Decreased growth and consumer spending has to occur in order to drive down inflation.Looking at the GDP numbers; Imports down due to large inventories; exports up (good) and consumer spending DOWN...................................uh oh!!!
The rise in third-quarter growth reflected net increases in exports, matching expectations that the trade deficit had narrowed as a result of a steep drop in imports, in part due to bloated inventories at some retailers. It was much fewer imports of consumer goods that led to the overall decline.
International trade dynamics may have been what ultimately delivered such strong growth in GDP, but investors would do well to examine some of the more telling components in the data.
Consumer spending increased overall, reflecting money flowing to healthcare and other services. But shoppers stopped digging as deep in their pockets to purchase goods, with data showing a deceleration of spending on cars, parts, and food and beverages. This was the third straight quarter in which goods spending fell, indicating a squeeze on consumers.
Amid signs that inflation remains persistently high—with two more interest-rate decisions due from the Federal Reserve this year—these trends are important.
As are indications that the U.S. is facing a slowdown in the housing market. GDP growth was primarily weighed down by a decrease in residential housing investment, and especially single-family home construction. The Fed’s hawkish shift on interest rates has had a knock-on effect on the mortgage market and created what some economists have called a housing recession.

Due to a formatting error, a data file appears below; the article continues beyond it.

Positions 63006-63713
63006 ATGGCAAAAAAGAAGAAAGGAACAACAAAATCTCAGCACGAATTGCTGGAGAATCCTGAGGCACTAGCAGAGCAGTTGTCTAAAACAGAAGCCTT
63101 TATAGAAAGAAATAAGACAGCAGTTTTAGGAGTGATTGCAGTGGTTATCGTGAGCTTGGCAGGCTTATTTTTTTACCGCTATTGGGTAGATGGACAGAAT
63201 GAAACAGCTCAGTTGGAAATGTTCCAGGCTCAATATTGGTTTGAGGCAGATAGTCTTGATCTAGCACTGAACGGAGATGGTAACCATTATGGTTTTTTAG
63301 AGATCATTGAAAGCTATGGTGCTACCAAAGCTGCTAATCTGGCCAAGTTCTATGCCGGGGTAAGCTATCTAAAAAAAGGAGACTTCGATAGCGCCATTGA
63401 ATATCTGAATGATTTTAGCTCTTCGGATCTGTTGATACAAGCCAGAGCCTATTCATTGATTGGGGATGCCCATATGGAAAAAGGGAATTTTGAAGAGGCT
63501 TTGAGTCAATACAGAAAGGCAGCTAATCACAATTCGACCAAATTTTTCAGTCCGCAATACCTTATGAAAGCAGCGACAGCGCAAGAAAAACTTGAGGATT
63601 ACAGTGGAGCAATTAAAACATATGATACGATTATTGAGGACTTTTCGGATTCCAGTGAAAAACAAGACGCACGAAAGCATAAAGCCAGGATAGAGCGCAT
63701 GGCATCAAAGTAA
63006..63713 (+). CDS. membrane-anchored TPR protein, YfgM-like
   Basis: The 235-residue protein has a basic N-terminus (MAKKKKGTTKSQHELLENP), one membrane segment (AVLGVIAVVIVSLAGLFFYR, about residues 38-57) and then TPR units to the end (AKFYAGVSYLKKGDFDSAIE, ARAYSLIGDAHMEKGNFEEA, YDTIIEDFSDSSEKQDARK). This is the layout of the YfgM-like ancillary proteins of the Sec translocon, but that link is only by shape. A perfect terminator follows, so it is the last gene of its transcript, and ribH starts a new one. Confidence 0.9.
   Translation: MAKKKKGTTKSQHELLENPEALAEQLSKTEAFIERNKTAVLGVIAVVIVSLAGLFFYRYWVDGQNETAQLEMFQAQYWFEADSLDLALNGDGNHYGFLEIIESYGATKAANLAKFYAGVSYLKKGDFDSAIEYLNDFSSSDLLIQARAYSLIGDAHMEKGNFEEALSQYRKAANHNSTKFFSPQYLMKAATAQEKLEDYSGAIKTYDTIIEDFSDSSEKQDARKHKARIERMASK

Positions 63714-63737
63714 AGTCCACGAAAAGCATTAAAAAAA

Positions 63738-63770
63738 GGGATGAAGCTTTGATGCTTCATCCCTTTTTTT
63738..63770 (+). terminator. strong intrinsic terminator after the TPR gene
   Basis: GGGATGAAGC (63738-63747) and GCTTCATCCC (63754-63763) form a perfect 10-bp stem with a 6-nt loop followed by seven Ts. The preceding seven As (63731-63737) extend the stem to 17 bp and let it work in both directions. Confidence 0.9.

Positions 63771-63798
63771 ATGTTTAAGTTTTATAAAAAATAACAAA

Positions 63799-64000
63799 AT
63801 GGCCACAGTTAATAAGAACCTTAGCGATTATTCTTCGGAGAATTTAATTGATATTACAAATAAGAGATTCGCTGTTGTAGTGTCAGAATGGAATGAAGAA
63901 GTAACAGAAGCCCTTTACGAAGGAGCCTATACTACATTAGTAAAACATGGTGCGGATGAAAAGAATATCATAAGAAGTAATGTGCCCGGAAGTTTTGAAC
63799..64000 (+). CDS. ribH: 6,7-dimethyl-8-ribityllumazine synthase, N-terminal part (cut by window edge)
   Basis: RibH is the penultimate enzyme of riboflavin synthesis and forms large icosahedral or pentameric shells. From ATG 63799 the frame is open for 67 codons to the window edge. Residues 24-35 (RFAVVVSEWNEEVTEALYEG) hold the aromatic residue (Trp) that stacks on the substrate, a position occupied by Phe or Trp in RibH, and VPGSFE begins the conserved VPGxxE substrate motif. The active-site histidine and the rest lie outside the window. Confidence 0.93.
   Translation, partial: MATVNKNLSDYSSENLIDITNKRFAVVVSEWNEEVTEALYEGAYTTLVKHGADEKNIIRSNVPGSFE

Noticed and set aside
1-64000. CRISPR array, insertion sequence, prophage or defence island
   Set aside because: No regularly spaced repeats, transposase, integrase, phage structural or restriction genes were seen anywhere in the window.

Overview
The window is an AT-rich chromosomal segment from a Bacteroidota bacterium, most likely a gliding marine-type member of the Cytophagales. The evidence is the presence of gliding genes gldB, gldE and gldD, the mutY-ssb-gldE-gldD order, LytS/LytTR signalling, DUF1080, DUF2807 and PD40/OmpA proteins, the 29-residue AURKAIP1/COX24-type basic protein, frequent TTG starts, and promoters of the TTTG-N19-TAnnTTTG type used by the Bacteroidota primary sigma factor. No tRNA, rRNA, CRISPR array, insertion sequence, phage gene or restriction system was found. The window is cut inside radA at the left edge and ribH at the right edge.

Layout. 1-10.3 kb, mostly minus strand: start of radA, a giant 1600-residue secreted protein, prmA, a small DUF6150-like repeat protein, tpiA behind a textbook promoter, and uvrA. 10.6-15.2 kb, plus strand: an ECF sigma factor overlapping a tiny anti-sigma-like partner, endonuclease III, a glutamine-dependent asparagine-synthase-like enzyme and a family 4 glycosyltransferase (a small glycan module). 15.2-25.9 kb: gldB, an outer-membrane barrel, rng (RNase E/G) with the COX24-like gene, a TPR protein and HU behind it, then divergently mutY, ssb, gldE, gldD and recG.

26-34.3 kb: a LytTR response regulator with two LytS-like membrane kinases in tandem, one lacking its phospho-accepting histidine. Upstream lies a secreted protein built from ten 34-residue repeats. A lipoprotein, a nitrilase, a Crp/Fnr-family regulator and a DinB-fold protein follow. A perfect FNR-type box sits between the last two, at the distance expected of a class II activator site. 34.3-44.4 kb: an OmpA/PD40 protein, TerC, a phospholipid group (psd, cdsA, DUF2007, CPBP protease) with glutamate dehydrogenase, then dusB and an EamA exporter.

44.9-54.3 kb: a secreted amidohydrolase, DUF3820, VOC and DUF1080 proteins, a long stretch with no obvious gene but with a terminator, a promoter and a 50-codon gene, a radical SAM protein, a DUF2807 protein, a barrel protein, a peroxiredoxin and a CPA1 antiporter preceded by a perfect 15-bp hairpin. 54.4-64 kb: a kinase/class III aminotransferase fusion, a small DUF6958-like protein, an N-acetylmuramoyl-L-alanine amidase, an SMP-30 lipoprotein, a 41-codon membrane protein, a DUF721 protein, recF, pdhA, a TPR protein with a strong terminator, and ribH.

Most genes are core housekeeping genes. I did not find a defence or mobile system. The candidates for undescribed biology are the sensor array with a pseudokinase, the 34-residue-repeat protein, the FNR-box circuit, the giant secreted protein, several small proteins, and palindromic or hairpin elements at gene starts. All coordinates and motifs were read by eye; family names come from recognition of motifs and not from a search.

The data out Thursday may be as good as it gets for a while.
“We expect 3Q22 to mark the peak in quarterly growth, as the cumulative effect of tighter monetary policy begins to push growth below potential,” said Ellen Zentner, the chief U.S. economist at Morgan Stanley. The bank expects to see GDP growth in the fourth quarter of just 0.8%.
“There’s a distinct possibility that Q3 could be the last hurrah for this post-pandemic economic expansion, as the U.S. faces material economic headwinds as a result of the Fed’s aggressive tightening cycle,” said Michael Reynolds, vice president of investment strategy at Glenmede.
The growth picture is likely to get gloomier as the full impact of the Fed’s monetary policy ripples across the economy—a process that can take many months or a year. The central bank is expected to hike rates by 75 basis points, or three quarters of a percentage point, for the fourth time since June next week. That, and another rate decision in December, will only show up in the data deep in 2023.
By that point, this year’s third quarter likely will look even better.
It's only been a TECHNICAL recession, folks. Nothing to see here!!!!
The real one is yet to come unless the settings change BIG TIME!!!!
btw: selling from the Strategic Reserve assisted the Exports number. Go figure!!!!
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